First virtual charter schools open in NC

Posted August 25, 2015

— As students return to school across North Carolina, some are going online to attend a charter school for the first time.

North Carolina Connections Academy and North Carolina Virtual Academy opened as part of a four-year pilot program to determine whether virtual charters can succeed in the state.

Connections Academy Principal Nathan Currie said students meet with their instructors through live online sessions.

"Students are working at their own pace. The curriculum is there 24/7, so they can access it at night or on the weekend," Currie said. "This virtual setting is just an accommodation for students who can learn virtually, who can multitask."

Sixth-grade English teacher Elizabeth Garg is still getting used to working out of a cubicle – one of more than 50 lining a floor at a Durham office park where she and other Connections Academy teachers guide their students remotely.

"It's different. It's smaller," Garg said.

Zahra Lewis is already taking advantage of the new option. After a few semesters in traditional schools, she decided to homeschool her two children last year but found it difficult to balance their curriculum with her full-time job.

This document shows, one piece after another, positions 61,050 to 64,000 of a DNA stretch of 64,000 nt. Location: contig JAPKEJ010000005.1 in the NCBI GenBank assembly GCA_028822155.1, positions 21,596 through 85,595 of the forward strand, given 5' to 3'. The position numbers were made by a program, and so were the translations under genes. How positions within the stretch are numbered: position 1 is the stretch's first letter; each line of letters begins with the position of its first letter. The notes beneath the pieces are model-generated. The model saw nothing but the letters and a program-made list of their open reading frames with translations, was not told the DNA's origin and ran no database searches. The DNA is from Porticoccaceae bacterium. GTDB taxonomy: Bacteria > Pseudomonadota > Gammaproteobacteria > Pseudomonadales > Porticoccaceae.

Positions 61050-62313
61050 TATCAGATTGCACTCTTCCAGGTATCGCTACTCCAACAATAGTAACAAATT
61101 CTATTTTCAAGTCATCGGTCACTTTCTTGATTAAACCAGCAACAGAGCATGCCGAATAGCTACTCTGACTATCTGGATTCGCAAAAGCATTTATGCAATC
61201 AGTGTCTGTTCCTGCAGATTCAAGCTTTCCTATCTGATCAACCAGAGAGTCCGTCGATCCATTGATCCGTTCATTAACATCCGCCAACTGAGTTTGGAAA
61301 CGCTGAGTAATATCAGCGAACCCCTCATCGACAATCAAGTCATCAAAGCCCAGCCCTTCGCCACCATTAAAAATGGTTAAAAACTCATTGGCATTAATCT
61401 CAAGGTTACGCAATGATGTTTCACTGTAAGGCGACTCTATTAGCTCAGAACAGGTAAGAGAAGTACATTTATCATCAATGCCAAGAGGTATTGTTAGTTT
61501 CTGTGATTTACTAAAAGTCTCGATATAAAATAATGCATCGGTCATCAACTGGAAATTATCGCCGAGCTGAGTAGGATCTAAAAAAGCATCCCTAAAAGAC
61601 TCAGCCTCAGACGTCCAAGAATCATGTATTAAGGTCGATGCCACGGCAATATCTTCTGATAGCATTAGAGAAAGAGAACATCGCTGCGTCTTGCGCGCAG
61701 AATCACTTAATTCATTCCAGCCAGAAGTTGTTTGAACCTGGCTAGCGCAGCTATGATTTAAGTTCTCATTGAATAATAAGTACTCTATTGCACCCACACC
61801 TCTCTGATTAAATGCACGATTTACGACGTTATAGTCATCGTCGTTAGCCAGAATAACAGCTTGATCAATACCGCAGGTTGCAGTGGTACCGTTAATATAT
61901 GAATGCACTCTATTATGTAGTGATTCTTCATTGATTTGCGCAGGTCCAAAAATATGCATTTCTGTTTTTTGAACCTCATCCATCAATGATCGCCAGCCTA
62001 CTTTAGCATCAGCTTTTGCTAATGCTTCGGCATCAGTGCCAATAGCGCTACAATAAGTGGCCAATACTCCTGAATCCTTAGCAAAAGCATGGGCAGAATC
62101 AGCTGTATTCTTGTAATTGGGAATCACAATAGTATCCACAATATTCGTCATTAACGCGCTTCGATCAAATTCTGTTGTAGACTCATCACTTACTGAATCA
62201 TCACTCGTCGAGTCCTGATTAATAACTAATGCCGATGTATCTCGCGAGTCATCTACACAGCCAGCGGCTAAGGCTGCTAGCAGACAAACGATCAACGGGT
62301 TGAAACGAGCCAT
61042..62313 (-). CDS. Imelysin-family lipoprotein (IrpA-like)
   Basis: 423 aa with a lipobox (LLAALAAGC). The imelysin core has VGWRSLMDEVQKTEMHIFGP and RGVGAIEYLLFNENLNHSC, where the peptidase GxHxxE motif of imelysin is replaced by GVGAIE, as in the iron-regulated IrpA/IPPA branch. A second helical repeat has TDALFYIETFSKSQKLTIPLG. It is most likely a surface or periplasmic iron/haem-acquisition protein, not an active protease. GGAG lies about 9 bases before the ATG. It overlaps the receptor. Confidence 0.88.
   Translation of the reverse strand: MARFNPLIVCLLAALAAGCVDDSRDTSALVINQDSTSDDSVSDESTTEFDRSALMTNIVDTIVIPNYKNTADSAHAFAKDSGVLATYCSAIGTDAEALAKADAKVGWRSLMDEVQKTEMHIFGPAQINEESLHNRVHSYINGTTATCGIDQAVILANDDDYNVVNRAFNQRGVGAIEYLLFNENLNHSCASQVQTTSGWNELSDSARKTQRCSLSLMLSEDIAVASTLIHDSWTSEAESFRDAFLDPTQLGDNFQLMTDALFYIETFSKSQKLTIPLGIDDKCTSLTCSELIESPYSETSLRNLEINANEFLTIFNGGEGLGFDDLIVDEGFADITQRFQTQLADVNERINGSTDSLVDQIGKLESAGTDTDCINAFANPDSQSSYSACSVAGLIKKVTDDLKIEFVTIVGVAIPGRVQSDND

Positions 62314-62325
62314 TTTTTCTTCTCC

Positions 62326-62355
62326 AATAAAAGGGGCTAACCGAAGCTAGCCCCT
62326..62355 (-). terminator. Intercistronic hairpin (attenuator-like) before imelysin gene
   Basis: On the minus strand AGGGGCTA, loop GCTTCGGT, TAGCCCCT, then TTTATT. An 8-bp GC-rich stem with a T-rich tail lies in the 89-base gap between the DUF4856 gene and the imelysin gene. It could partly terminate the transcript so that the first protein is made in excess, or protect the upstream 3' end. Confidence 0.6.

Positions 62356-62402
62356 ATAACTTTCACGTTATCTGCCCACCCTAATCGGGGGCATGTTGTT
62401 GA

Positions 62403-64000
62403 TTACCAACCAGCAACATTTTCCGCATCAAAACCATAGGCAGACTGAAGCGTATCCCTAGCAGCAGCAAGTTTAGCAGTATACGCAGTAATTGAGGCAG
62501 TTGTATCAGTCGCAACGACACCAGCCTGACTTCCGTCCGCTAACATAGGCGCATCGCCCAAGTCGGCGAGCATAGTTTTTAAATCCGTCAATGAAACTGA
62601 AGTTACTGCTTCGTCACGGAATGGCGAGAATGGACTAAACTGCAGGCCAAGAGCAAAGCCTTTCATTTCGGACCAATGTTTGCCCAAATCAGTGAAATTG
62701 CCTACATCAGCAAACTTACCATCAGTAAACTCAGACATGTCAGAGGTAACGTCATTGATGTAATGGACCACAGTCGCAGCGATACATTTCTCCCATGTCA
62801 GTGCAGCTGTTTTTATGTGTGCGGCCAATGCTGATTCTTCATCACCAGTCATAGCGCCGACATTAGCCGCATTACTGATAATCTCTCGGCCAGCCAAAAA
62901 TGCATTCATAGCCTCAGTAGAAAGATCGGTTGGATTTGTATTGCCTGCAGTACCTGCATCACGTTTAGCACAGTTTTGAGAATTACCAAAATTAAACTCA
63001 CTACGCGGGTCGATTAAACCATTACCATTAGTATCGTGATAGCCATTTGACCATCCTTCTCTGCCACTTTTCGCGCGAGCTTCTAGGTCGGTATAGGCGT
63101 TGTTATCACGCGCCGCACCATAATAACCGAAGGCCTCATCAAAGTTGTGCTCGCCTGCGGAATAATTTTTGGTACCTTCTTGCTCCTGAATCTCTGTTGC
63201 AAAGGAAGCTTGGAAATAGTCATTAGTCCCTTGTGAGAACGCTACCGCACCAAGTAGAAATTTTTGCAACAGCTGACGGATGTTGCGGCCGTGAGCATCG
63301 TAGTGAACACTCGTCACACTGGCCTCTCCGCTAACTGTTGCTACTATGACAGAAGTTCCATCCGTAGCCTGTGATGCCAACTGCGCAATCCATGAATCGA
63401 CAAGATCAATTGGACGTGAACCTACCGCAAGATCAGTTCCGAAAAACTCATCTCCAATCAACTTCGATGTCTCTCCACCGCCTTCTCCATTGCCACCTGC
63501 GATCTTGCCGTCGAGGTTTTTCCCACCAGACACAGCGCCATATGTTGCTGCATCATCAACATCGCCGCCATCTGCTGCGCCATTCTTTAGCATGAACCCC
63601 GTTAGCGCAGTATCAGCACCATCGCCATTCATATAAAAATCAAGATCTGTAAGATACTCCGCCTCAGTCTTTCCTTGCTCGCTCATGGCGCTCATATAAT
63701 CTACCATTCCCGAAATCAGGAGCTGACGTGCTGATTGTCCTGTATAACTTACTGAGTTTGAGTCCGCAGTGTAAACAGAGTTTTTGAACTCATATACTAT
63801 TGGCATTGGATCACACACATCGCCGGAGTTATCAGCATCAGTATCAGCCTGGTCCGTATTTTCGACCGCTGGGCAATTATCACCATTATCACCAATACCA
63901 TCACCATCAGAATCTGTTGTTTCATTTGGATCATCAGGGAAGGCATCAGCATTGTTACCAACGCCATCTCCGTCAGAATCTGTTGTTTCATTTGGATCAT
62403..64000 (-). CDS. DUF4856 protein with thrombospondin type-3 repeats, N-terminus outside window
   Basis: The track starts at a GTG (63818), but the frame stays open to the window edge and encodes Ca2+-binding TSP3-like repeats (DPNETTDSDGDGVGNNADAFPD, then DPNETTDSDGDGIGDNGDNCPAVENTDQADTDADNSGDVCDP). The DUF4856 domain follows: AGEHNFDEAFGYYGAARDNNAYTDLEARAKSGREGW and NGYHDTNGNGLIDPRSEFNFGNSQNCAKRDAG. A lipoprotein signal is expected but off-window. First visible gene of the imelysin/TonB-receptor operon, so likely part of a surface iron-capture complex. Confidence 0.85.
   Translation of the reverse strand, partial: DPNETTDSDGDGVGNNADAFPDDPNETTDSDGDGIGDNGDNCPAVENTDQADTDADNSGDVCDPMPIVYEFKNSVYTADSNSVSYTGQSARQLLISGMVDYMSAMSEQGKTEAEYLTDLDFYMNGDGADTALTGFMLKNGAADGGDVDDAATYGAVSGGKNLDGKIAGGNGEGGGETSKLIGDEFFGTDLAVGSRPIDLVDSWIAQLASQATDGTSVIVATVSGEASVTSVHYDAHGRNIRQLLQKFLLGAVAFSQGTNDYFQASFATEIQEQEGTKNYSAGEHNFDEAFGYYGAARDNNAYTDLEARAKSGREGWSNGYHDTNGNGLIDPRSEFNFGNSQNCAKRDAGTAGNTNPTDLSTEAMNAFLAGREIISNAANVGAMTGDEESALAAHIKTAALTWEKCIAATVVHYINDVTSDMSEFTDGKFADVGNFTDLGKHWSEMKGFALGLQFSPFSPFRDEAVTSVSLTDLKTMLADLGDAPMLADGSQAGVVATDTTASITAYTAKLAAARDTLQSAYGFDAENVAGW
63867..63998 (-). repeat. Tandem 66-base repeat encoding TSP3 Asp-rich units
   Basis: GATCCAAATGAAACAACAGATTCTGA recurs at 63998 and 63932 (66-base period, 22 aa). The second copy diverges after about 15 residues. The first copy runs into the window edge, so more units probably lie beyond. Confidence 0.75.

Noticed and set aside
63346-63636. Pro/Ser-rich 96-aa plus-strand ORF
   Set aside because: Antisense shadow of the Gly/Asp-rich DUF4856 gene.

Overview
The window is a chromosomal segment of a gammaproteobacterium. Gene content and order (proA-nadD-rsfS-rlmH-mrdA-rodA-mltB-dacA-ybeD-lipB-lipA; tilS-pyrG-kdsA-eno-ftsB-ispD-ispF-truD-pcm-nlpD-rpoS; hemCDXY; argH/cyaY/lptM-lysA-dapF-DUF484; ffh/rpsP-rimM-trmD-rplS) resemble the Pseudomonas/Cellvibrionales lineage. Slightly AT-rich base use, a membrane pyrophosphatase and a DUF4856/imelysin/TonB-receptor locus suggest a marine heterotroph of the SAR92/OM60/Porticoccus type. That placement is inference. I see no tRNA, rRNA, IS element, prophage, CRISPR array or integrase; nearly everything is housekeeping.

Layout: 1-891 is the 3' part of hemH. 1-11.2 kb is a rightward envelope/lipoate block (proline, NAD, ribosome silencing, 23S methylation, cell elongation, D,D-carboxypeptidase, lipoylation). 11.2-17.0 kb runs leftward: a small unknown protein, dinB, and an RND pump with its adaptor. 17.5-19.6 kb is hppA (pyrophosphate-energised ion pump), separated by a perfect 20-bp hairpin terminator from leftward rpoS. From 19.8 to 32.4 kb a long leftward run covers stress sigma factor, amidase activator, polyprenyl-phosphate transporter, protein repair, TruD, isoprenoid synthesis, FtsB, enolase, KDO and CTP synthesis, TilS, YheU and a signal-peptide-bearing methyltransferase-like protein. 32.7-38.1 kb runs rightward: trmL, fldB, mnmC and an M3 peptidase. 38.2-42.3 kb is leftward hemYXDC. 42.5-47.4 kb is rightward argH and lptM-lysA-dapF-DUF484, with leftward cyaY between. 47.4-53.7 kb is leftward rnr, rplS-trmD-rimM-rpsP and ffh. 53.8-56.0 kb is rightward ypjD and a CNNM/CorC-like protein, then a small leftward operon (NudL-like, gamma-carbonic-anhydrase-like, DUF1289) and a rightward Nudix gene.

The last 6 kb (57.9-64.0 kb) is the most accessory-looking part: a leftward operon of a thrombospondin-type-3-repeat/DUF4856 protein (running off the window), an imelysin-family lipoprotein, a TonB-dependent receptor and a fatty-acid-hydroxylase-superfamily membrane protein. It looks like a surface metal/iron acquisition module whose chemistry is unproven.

"The virtual school was a happy medium between what they were doing prior and the homeschool," Lewis said.

Parents of enrolled students are considered "learning coaches" and act as a liaison between the teacher and the student.

Leanne Winner, director of government relations for the North Carolina School Boards Association, said that could be a problem.

"That's a really important role. They aren't necessarily trained to do that," Winner said.

A Stanford University study of charter schools in Pennsylvania found that all of the virtual charter schools there performed worse in math and reading scores than traditional schools. Some schools have failed in other states and closed.

Currie said there are challenges for a school like his, particularly student retention, but he noted that none of the Connections Academy schools across the country has closed. He said virtual schools offer something special, and he hopes they stick around in North Carolina.


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